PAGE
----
FitzFacts: September 2009

Wednesday, September 30, 2009

The Ravens: They're real, and they're spectacular!

I don't often compare professional football teams to women's bodies, but weren't we all rubbing our eyes in disbelief as the Baltimore Ravens mauled the Cleveland Browns 34-3 on Sunday? After scoring an historic 69 points in the first two weeks of the season, Baltimore went out and did it again, and this time the defense joined the offense in totally dominating an opponent.

A few moments from the game stood out as to how completely the Ravens controlled the game from start to finish. Leading 27-3, Baltimore's first possession of the fourth quarter began at their own 30 yard line. In this situation, conventional wisdom calls for a time-consuming, run-oriented scoring drive, but the Ravens ran six straight pass plays and drove to the Cleveland 13. When they finally changed tactics and ran the ball, Willis McGahee fumbled, but it speaks volumes about John Harbaugh's confidence in his defense and Joe Flacco's ability that he went with the passing game at this point in the game.

Also of note, on the Ravens' three rushing touchdowns, McGahee and Ray Rice reached the endzone standing, nearly unimpeded by the Browns' defense, which crumpled under Baltimore's O-line and failed to pursue, leaving wide lanes to the outside.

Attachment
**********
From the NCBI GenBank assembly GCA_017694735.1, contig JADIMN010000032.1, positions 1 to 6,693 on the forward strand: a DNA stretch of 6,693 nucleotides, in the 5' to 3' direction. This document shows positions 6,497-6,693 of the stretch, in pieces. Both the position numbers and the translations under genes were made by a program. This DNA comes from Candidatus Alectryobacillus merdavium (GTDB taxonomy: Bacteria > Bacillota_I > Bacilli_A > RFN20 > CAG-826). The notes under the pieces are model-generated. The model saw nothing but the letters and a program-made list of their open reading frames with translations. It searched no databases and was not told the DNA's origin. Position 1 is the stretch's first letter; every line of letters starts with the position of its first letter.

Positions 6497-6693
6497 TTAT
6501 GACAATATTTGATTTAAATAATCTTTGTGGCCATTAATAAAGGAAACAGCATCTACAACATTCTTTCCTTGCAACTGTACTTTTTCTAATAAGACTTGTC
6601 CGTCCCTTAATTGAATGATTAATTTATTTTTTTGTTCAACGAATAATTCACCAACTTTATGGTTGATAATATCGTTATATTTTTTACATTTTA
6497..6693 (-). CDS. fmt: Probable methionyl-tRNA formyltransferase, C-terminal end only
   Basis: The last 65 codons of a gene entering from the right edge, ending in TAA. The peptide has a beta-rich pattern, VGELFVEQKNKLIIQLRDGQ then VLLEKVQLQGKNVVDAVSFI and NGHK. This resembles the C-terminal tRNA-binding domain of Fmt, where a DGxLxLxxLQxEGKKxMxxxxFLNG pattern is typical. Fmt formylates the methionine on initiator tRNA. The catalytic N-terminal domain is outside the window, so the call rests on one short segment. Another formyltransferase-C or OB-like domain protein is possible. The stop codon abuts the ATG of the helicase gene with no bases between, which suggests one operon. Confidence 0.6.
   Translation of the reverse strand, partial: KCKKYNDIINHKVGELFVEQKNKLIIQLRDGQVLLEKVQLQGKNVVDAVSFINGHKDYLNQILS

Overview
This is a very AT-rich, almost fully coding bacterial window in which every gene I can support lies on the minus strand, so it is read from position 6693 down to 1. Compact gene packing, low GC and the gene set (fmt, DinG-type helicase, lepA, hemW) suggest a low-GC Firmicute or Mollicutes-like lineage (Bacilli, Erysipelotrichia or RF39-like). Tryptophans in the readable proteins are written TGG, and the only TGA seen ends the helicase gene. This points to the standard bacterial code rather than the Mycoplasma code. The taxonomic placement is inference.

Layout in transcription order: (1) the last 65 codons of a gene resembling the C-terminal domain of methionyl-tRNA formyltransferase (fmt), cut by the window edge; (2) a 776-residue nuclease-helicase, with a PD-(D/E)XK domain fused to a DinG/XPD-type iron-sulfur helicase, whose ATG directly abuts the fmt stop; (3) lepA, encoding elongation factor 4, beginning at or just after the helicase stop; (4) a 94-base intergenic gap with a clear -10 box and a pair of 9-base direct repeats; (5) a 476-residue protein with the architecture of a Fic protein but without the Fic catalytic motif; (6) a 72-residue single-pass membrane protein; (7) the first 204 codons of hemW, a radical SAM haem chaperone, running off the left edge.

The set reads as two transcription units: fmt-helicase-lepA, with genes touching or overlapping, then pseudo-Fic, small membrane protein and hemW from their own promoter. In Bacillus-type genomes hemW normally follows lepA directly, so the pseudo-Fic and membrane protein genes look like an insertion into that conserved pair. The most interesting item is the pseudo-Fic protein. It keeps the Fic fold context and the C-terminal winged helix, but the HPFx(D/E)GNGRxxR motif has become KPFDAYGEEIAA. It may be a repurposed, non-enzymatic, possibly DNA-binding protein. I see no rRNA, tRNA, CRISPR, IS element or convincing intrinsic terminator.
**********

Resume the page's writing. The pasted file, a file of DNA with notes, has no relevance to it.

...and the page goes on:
Going into this game, the Ravens were already ranked number one in Sports Illustrated's Power Ratings, and this morning Bob Ryan picked them to face the Giants in the Super Bowl. Now, I am as excited as anyone about this team's potential, but let's take a look at the other side of the coin, just for fun.

First of all, the Browns are terrible. Brady Quinn and Derek Anderson were so awful, they might as well have had Brady Anderson playing quarterback on Sunday. Cleveland crossed midfield just one time in the first half and only got as far as the 44-yard line, and the second half featured three interceptions. To be fair, all three of the Browns' losses have come at the hands of undefeated teams; to be unfair, none of them have been close.

Now, back to the Ravens. They now have a dominant win over a vastly inferior team, a close win on the road against a playoff caliber team (San Diego), and a closer than the final score (38-24) win against a mediocre-at-best winless team (Kansas City). The defense looked very good last time out, but there would have been much hand-wringing if it had continued in the vein it as heading after the first two weeks.

So the true test comes now in the three weeks leading up to the bye in Week 7. The Ravens play at New England and Minnesota, with a home game against the resurgent Bengals. If they drop two or more of those games, suddenly they are just another team in the playoff hunt, with abundant question marks. Two wins keeps them in solid position atop the division, especially if they beat the Bengals. Three wins and we'll get two weeks of stories about the '72 Dolphins, the 2007 Patriots, and the great Colts teams of Baltimore.